My first basketball coach, a wise man who was big on fundamentals, harped on us to take advantage of freebies.

He thought free throws were building blocks to winning.

He emphasized free throws were the only shots in basketball that no one is allowed to guard the shooter. The distance is always the same. The angle is always the same. There is no rush. The pressure varies, but that’s the same for any shot.

It’s routine and focus, plus practice.

The ability to make free throws, or the lack thereof, possibly results in more championships and key victories, than any part of basketball.

Yet, it has seemed to be a lost art — except in Connecticut.

In Monday’s NCAA championship game, UConn was 10-of-10 from the line. Kentucky was 13-of-24 and missed several front ends of one-and-ones and one pivotal two-shot attempt. The Wildcats missed their last three, one so badly it couldn’t even be classified as a brick.,

Connecticut won by six.

If you examine many of the close games in this year’s tournament — and there were many — the difference in winning and losing could be traced to the free-throw line.

During its amazing Cinderella run to the title, UConn was 41-of-44 from the free-throw line in victories over Iowa State and Michigan State.

By contrast, the foul line contained kryptonite again for another John Calipari team, In 2008, Memphis was 12-of-19 (and missed several key ones in the last minutes) in a loss to Kansas, which was 14-of-15.

Blake Ahearn of Missouri State holds the NCAA career record for free-throw percentage at 95 percent. Derek of Gonzaga is next at 93 percent. Years ago, Calvin Murphy of the Houston Rockets hit almost 96 percent for the season.

Used to be, the nation’s top free-throw shooters hit at least close to an 85 percent clip.

Now, if an individual or team shoots close to 70 percent, many coaches are elated as if they’ve reached a gold standard.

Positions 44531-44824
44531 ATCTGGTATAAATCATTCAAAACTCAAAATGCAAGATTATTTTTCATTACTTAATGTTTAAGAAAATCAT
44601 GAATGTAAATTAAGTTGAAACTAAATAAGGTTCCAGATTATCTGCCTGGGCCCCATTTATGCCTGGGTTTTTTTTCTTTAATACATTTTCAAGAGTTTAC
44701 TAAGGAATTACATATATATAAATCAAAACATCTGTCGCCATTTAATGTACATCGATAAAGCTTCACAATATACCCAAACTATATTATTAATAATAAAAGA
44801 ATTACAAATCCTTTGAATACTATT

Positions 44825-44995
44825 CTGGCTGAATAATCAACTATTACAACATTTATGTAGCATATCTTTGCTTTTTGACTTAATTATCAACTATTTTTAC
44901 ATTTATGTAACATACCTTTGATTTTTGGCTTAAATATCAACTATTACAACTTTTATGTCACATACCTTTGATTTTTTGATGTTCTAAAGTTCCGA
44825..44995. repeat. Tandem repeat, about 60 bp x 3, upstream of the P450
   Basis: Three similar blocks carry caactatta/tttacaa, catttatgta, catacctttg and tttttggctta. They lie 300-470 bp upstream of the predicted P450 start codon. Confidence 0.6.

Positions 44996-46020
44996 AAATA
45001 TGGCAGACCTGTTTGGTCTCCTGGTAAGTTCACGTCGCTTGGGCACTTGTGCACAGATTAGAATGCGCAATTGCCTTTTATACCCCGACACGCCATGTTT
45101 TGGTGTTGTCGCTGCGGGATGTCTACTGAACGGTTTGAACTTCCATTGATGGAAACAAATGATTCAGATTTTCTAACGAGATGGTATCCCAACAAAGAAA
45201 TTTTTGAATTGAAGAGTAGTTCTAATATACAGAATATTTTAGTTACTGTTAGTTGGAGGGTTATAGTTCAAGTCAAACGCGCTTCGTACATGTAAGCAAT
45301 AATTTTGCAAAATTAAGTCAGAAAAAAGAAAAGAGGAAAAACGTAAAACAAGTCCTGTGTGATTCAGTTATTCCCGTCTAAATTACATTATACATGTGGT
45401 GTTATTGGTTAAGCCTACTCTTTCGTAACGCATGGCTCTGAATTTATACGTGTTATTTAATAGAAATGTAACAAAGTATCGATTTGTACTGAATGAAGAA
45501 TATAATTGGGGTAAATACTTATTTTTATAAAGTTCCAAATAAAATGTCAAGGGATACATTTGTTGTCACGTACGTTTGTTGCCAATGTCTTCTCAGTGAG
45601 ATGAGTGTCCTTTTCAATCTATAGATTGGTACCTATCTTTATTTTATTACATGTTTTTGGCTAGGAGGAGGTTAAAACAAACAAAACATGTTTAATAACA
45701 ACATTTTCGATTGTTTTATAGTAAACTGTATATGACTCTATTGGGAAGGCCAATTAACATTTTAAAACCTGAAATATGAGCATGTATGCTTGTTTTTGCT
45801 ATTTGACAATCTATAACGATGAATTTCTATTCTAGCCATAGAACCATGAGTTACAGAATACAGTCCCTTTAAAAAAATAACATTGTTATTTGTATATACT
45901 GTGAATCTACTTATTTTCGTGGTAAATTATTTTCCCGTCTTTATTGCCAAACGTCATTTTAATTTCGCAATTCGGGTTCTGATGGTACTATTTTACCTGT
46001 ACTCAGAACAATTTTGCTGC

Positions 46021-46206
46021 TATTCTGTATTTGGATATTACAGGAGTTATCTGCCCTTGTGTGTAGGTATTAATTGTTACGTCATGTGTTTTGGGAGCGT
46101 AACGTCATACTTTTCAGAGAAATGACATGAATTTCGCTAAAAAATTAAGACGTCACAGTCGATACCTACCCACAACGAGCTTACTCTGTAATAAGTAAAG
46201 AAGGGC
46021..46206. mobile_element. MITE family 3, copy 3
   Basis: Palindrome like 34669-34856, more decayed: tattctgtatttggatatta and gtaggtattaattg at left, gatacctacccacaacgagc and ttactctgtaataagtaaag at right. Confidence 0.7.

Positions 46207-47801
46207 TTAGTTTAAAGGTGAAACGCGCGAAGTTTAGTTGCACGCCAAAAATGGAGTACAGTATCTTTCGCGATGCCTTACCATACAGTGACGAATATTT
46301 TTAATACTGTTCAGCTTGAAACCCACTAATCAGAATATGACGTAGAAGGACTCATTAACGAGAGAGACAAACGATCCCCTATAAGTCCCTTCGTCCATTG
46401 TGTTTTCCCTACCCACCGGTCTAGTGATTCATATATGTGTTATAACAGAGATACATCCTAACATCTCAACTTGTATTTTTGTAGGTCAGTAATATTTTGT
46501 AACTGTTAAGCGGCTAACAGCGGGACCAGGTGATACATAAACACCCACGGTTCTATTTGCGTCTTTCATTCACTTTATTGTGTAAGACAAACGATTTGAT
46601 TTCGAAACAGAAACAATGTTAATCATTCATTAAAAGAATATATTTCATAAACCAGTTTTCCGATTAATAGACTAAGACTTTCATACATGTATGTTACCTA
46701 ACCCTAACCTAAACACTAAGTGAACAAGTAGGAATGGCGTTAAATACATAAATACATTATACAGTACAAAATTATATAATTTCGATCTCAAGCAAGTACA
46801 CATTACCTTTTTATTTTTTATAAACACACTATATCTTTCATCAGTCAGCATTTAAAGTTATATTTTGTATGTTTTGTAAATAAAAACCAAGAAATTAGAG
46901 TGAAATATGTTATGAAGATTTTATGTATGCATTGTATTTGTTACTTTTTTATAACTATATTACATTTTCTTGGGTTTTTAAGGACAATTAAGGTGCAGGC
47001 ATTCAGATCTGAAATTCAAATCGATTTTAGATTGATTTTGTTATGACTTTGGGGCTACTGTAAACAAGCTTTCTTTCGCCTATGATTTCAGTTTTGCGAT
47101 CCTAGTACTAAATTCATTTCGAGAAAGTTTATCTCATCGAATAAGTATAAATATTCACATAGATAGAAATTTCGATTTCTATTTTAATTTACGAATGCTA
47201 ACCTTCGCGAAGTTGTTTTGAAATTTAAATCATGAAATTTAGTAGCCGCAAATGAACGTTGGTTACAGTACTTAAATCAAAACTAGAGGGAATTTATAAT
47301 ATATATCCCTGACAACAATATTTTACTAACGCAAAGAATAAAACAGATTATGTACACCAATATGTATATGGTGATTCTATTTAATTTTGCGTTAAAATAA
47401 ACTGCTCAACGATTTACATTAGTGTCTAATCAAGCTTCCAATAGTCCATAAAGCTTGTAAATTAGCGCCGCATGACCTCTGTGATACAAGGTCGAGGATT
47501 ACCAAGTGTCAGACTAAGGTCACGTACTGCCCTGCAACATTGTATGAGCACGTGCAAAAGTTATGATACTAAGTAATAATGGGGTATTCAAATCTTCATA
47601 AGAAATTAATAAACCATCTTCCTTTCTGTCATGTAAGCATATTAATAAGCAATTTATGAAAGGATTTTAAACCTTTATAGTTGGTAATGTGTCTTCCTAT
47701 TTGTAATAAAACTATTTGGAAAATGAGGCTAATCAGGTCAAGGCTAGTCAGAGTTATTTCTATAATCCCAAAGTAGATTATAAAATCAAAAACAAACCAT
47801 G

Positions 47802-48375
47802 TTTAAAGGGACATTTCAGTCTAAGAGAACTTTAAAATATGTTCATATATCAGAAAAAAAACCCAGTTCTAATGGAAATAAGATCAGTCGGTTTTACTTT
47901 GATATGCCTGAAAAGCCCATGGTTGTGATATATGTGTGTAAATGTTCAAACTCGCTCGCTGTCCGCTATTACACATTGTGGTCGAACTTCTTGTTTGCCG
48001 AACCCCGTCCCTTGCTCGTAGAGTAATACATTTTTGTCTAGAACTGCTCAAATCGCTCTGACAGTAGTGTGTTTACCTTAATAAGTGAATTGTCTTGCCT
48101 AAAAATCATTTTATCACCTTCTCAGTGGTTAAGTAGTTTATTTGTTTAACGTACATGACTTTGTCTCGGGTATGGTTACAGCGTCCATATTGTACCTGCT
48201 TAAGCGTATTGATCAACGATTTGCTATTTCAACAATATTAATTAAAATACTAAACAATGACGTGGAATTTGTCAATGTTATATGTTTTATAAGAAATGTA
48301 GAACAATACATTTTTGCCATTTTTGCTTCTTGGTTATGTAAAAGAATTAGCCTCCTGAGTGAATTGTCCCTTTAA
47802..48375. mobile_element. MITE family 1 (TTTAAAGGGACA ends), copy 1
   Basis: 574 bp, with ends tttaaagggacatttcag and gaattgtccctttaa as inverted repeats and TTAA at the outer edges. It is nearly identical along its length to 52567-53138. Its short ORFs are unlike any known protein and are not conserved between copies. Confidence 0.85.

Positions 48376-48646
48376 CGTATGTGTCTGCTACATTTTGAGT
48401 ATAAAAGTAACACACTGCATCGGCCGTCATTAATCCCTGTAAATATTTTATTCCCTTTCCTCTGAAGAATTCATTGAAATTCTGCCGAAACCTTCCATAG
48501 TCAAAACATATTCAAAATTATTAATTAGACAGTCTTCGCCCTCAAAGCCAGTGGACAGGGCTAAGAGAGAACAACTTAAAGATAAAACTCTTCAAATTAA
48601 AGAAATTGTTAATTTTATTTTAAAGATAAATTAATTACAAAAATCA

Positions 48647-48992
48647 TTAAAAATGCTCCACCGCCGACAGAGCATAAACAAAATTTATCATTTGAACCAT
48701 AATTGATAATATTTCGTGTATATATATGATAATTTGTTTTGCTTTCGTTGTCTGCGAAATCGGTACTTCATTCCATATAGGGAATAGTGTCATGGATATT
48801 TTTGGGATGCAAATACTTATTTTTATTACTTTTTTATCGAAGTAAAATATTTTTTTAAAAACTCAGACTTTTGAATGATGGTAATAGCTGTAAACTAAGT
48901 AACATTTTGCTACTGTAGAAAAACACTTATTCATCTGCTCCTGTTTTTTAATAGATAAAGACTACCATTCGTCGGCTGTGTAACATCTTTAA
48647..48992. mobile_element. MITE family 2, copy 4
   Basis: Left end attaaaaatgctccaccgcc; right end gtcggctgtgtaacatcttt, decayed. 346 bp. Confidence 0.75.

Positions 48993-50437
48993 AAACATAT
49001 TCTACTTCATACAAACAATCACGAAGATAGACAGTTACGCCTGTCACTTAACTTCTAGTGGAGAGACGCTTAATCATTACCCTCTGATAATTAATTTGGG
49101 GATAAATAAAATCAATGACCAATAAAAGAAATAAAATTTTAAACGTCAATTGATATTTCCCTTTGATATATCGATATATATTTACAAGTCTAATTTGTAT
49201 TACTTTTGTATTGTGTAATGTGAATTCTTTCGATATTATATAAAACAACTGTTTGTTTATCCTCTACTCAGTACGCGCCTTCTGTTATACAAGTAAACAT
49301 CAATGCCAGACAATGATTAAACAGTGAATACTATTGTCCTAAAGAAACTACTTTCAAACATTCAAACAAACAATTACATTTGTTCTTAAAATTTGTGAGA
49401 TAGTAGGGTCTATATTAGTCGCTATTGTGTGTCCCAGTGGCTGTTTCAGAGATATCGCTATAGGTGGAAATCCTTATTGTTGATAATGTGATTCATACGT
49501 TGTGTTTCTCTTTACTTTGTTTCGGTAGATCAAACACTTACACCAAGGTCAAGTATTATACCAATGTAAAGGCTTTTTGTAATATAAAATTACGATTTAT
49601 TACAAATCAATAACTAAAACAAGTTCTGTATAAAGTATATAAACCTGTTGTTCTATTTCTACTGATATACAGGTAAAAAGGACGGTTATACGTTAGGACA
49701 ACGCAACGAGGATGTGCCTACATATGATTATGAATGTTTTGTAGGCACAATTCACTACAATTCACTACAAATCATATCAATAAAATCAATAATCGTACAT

Many rules have changed over the years in basketball. The free throw has not.

What’s happened?

So many players don’t seem interested or take pride in making free throws. They are a chore after they got fouled on the way to a highlight-reel slam dunk. It’s like they are consolation prizes rather than rewards.

Slam dunks and 3-pointers and spin moves are what make the television highlights and are shown on the season-ending videos.

No one shows players shooting free throws on the game highlights unless they result in a rebound slam.

Free throws to many players are horse-drawn carriages in a Ferrari world.

Yet, they decide championships and result in hardware.

And free throws are a triple-edged sword. It represents point swings for whoever makes or misses them.

It also completely changes strategy.

Examine what happened when the Kentucky-UConn game was on the line in the final minute Monday night. Calipari admitted that he was afraid to order his team to foul because UConn was one of the best free-throw shooting teams in the country. A foul pretty much meant an automatic two points.

Therefore, the Wildcats, with the clock running down, had to play through the possession, then went from an ill-advised double team that left a player wide open that resulted in two free throws that basically decided the game.

Being able to hit free throws allows the offense to almost toally dictate the end-of-the-game strategy. It puts the defense in a pick-your-poison dilemma.

If players want to be on a lot of highlight videos, then they can practice and tweak their best slam dunks. But if they want to cut down nets, maybe they ought to laboriously work on foul shots.

This NCAA tournament was decided by one-and-ones, not one-and-dones.

(Sports columnist David McCollum can be reached at 501-505-1235 or or follow him on twitter @dmaclcd)